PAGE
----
Fill In The Blank Kellen Hatanaka’s urban infill.
As told to Meral Jamal
Illustration by Richard Cane
I live in Toronto, and if you look at the data for our average summer temperature and violent crimes like homicides, there’s a pretty close connection: The hotter the summer, the more gun violence and homicides there are in our city.
This is one example of the focus of a lot of my work at the David Suzuki Foundation during the past year, which has been centred around the intersections of climate action and other social challenges.
We did some polling at the end of last year during the municipal elections and we got feedback about how the environment-and-climate-only message is not resonating with people. So we’re really interested to know how that message can be connected to other priorities that people have.
At the end of the day, I’ve found there are a lot of different issues that become climate-action questions when we look at them through that lens of heating or flooding, or ice as well. Yet the big challenges [facing] everybody surround the social and financial issues the pandemic raised, and those are impacting climate action in cities across the country.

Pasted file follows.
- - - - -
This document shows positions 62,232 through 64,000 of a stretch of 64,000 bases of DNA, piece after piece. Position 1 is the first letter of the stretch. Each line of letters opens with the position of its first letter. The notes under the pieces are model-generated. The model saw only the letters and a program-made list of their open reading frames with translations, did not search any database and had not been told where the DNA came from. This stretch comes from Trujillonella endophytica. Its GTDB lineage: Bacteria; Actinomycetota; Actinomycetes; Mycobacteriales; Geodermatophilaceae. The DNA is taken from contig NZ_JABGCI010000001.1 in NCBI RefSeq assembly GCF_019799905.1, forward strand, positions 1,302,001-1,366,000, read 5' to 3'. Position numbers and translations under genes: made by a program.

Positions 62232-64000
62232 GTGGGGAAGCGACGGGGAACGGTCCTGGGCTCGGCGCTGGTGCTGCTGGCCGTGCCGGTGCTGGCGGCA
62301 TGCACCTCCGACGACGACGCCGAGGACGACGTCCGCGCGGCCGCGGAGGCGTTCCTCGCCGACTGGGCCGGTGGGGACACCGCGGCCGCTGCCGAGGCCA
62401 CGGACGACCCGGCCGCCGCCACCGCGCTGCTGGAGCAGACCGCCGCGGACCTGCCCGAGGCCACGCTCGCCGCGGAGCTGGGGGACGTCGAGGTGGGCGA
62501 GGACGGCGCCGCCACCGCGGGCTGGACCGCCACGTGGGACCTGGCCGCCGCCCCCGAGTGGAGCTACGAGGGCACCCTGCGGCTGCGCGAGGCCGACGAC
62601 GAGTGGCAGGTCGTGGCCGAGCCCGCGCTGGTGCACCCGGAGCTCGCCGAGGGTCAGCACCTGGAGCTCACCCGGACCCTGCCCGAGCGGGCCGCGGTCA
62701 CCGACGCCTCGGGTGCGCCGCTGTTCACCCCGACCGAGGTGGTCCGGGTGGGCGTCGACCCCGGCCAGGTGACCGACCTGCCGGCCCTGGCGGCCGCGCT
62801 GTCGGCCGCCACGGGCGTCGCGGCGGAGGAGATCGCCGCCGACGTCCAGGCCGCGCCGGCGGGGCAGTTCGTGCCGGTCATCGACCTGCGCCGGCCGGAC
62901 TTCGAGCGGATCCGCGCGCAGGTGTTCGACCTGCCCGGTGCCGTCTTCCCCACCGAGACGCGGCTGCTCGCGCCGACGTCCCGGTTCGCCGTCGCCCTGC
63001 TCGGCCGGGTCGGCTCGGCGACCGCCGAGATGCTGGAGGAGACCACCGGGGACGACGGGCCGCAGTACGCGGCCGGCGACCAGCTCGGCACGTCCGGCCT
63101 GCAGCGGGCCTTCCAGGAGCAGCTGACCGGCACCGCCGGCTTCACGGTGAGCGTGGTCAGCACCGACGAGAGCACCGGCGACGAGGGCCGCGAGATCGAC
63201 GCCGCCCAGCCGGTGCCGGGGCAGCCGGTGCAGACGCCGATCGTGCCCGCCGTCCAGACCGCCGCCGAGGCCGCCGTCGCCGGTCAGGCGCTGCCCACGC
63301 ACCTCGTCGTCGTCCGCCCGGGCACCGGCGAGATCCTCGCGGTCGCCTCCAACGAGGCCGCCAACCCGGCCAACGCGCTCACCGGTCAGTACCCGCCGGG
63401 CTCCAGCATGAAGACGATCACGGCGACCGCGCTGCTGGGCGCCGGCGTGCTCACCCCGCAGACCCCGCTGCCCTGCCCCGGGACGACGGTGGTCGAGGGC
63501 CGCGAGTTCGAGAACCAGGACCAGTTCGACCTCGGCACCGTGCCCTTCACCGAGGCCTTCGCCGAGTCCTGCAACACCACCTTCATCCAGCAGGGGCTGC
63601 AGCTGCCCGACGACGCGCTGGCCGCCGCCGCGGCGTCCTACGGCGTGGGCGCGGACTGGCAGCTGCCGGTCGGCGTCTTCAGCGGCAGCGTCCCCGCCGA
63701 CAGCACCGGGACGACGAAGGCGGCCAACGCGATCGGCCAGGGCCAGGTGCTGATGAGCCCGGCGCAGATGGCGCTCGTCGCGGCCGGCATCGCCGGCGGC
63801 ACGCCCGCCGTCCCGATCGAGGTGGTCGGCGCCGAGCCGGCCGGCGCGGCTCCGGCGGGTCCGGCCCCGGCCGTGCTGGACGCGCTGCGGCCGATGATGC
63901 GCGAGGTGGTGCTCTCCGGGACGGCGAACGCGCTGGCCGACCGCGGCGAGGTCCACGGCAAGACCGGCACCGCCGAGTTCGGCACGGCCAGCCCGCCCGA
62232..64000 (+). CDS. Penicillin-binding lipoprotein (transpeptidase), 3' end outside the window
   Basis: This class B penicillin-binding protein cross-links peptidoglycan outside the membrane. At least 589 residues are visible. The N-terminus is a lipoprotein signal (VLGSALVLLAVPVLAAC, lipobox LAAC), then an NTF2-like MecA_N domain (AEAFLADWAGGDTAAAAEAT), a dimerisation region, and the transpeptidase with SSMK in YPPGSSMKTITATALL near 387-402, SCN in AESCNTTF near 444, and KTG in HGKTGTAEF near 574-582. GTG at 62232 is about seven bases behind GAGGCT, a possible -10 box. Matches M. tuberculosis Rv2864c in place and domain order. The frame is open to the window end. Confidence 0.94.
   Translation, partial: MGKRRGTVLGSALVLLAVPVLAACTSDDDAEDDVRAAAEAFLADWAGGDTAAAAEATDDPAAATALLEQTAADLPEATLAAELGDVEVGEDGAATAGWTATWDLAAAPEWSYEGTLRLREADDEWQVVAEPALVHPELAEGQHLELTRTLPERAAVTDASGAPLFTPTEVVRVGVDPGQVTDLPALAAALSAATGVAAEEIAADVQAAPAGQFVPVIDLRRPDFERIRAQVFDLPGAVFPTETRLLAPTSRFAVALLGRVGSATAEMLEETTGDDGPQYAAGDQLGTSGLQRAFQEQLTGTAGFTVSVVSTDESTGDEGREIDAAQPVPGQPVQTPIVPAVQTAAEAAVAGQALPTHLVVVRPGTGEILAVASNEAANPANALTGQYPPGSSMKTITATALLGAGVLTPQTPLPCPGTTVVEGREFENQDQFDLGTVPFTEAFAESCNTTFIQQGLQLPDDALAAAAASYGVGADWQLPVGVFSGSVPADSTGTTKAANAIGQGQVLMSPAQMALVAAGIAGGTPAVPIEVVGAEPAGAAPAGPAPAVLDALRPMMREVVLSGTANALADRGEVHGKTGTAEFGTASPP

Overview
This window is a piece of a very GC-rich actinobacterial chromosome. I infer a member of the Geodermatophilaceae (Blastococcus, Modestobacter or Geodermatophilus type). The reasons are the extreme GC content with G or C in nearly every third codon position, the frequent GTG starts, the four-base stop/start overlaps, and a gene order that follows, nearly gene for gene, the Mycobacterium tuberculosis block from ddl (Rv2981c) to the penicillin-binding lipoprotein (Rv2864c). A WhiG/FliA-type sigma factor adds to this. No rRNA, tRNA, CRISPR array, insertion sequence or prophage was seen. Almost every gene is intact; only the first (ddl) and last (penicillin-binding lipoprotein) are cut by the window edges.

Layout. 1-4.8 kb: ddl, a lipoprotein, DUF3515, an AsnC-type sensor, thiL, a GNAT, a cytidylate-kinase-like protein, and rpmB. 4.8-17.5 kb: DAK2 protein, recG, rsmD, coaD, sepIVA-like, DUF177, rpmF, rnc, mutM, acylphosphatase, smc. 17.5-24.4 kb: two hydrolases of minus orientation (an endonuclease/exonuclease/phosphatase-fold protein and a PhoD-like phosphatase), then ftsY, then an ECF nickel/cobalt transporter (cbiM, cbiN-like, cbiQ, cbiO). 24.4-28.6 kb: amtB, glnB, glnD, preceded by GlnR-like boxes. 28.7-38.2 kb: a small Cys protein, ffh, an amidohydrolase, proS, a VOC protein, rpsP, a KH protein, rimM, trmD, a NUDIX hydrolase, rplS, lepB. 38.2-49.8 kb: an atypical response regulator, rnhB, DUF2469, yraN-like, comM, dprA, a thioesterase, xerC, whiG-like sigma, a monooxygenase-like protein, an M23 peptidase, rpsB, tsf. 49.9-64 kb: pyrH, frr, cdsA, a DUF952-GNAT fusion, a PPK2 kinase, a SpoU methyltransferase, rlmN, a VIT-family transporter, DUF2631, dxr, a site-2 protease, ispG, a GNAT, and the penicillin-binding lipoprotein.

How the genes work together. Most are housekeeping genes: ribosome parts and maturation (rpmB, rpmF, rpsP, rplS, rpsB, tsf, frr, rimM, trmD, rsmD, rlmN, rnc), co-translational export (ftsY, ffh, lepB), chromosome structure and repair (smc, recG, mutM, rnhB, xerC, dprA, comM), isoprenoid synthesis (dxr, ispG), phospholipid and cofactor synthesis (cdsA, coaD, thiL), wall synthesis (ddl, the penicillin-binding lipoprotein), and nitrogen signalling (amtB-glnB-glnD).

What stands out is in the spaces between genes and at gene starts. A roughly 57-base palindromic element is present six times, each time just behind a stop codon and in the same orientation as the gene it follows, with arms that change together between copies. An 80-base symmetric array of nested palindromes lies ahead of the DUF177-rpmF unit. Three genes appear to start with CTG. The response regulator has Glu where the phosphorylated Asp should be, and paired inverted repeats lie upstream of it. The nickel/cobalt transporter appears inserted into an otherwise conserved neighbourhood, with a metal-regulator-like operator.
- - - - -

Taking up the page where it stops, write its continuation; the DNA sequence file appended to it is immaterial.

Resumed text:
I believe climate action needs to be intersectional for this reason, encompassing all levels of government and all members of our communities—people with diverse lived experiences, challenges and solutions—in order to make our cities more sustainable.
I also believe that for climate adaptation to be successful, it will be important for climate-action organizations to collaborate and partner across other movements, including, for example, housing, labour and finance.